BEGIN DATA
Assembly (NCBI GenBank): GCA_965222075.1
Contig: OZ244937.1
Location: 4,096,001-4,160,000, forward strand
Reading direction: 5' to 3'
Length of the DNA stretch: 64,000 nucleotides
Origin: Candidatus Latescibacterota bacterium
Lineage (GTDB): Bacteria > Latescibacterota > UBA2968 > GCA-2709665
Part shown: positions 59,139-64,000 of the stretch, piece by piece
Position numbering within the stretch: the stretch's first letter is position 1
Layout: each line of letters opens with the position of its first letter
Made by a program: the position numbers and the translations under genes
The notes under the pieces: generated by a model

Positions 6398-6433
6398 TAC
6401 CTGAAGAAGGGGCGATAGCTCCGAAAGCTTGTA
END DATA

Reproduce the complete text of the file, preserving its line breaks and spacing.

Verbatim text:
Assembly (NCBI GenBank): GCA_965222075.1
Contig: OZ244937.1
Location: 4,096,001-4,160,000, forward strand
Reading direction: 5' to 3'
Length of the DNA stretch: 64,000 nucleotides
Origin: Candidatus Latescibacterota bacterium
Lineage (GTDB): Bacteria > Latescibacterota > UBA2968 > GCA-2709665
Part shown: positions 59,139-64,000 of the stretch, piece by piece
Position numbering within the stretch: the stretch's first letter is position 1
Layout: each line of letters opens with the position of its first letter
Made by a program: the position numbers and the translations under genes
The notes under the pieces: generated by a model

Positions 6398-6433
6398 TAC
6401 CTGAAGAAGGGGCGATAGCTCCGAAAGCTTGTA